– the European Commission has adopted the 'European Strategy for Plastics in the Circular Economy', within which the Single Use Plastics Directive. With some critical issues, even in the implementation phase in the Member States (e.g Italy),

– the European Court of Auditors, in relationship 'EU action to tackle plastic waste' (2020), analyzed the ineffectiveness of the measures adopted compared to the objectives set. Also with regards to the problem of microplastic pollution.

4) First restrictions on the use of microplastics in the mini-reform of the REACH regulation. Excursus

THROW (European Chemicals Agency) has published a dossier – at the request of the Commission, pursuant to the REACH regulation, Annex XV – which includes:

  • analysis of risks to the environment associated with the intentional use of microplastics,
  • risk management proposal, which includes a ban on the use of microplastics in some sectors resulting in their inevitable release into the environment,
  • impact assessment of the proposed measures, thanks to which an estimated reduction in the release of 500.000 tonnes of plastic into the environment in the twenty years following the introduction of the aforementioned ban.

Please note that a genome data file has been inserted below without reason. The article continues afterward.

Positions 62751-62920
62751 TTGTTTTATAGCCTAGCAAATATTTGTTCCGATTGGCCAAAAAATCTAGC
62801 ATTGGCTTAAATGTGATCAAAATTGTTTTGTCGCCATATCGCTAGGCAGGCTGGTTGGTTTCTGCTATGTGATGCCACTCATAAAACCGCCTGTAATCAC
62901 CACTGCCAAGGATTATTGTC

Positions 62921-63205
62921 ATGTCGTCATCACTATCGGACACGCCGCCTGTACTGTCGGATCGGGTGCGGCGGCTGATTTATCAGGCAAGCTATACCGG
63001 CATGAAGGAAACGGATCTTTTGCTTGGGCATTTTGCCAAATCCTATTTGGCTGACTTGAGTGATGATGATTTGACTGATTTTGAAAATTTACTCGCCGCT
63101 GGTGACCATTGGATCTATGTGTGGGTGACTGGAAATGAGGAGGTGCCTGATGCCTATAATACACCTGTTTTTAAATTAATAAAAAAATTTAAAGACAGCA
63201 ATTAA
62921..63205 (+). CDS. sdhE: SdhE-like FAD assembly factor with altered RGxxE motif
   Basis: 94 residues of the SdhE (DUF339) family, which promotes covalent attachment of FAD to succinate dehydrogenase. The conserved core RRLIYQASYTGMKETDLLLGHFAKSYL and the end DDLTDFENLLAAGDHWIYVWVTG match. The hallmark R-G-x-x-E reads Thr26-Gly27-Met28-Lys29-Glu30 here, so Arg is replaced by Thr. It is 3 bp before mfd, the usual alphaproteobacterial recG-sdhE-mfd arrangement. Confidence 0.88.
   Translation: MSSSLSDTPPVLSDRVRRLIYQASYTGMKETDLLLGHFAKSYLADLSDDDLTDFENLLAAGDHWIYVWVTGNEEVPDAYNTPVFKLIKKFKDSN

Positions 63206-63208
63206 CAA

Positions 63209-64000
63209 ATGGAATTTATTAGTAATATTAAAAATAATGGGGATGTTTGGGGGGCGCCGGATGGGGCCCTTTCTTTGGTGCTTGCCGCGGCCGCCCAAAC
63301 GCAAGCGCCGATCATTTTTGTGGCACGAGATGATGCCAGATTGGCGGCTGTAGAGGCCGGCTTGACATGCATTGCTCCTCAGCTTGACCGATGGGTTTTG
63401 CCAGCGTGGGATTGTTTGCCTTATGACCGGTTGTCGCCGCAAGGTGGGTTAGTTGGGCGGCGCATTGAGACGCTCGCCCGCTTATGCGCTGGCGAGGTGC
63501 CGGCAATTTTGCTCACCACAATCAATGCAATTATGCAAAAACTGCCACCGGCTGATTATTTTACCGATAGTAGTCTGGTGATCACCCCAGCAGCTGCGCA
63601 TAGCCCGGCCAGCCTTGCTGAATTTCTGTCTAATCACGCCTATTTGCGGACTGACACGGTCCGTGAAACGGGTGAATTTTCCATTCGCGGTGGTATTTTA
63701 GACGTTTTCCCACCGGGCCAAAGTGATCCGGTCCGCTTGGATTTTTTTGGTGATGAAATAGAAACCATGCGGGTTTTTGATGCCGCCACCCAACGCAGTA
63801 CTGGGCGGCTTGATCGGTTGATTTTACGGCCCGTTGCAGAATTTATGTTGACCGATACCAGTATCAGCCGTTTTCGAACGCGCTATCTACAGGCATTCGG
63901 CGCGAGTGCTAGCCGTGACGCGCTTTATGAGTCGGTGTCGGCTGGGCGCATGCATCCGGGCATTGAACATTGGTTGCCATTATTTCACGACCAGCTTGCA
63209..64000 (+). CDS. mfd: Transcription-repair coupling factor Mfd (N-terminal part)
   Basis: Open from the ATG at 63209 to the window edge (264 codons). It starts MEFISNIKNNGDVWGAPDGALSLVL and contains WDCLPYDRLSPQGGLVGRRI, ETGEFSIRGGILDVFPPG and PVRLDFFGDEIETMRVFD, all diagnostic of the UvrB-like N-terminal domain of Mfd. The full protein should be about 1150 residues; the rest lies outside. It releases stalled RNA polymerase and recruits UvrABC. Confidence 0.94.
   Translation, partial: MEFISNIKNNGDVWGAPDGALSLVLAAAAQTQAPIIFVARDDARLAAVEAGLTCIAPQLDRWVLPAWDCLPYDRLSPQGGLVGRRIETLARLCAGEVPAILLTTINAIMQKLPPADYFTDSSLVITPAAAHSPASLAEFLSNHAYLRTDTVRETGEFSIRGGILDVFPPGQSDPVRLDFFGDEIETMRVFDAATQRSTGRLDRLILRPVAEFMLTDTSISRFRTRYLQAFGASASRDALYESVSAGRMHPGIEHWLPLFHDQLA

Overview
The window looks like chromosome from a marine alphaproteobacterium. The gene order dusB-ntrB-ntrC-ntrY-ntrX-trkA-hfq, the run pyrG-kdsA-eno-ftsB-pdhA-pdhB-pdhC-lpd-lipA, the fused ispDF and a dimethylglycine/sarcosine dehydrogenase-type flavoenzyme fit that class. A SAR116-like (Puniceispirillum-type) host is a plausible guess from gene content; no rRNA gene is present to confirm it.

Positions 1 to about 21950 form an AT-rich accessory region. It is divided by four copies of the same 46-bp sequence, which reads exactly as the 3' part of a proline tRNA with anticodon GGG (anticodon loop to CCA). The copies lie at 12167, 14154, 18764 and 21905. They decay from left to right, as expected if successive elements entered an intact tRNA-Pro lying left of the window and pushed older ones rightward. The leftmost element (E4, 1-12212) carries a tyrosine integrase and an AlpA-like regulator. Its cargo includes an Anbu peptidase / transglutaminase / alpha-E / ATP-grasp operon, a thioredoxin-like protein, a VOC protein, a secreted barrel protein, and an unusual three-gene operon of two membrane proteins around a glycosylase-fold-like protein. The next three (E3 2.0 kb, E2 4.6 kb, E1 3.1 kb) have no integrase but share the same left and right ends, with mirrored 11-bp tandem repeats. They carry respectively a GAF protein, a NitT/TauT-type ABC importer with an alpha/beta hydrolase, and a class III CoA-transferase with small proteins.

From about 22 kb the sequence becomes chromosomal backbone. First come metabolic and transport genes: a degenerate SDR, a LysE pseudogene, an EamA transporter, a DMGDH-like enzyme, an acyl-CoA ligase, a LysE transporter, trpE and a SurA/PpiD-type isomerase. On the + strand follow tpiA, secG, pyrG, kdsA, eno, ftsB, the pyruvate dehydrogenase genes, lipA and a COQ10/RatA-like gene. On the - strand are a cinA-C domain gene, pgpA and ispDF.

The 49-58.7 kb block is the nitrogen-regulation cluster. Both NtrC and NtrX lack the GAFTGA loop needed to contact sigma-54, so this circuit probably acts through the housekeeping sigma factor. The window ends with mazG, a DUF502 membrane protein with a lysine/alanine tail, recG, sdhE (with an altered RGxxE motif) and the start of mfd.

The file of ECHA considered the dimensions and groups of polymers of greatest interest, excluding biodegradable or water-soluble ones as well as natural polymers that are not chemically modified, proposing standard test methods and thresholds for the evaluation of biotic degradability or solubility. Also proposing the duration of transitional periods, where deemed necessary, in the introduction of the ban on the use of plastic polymers on various product categories.

RAC and SEAC – 'Committee for Risk Assessment' and 'Committee for Socio-economic Analysis', in ECHA – then adopted opinions that partially agree with the initial dossier, proposing a series of changes. (6) The European Commission then adopted the current mini-reform of the REACH Regulation on 25 September 2023, via Regulation (EU) 2023/2055. (7)

5) Restrictions on the deliberate use of microplastics in some products, the new EU rules

Restrictions introduced in the mini-reform of the REACH regulation concern 'synthetic polymer microparticles', defined as 'solid polymers that satisfy both of the following conditions:

(a) are contained in particles and constitute at least 1% by weight of such particles, or create a continuous surface coating on the particles,

(b) at least 1% by weight of the particles referred to in point (a) meets one of the following conditions:

(i) all particle sizes are equal to or smaller than 5 mm,

ii) the length of the particles is equal to or less than 15 mm and their length/diameter ratio is greater than 3'.

However, they are excluded from this definition: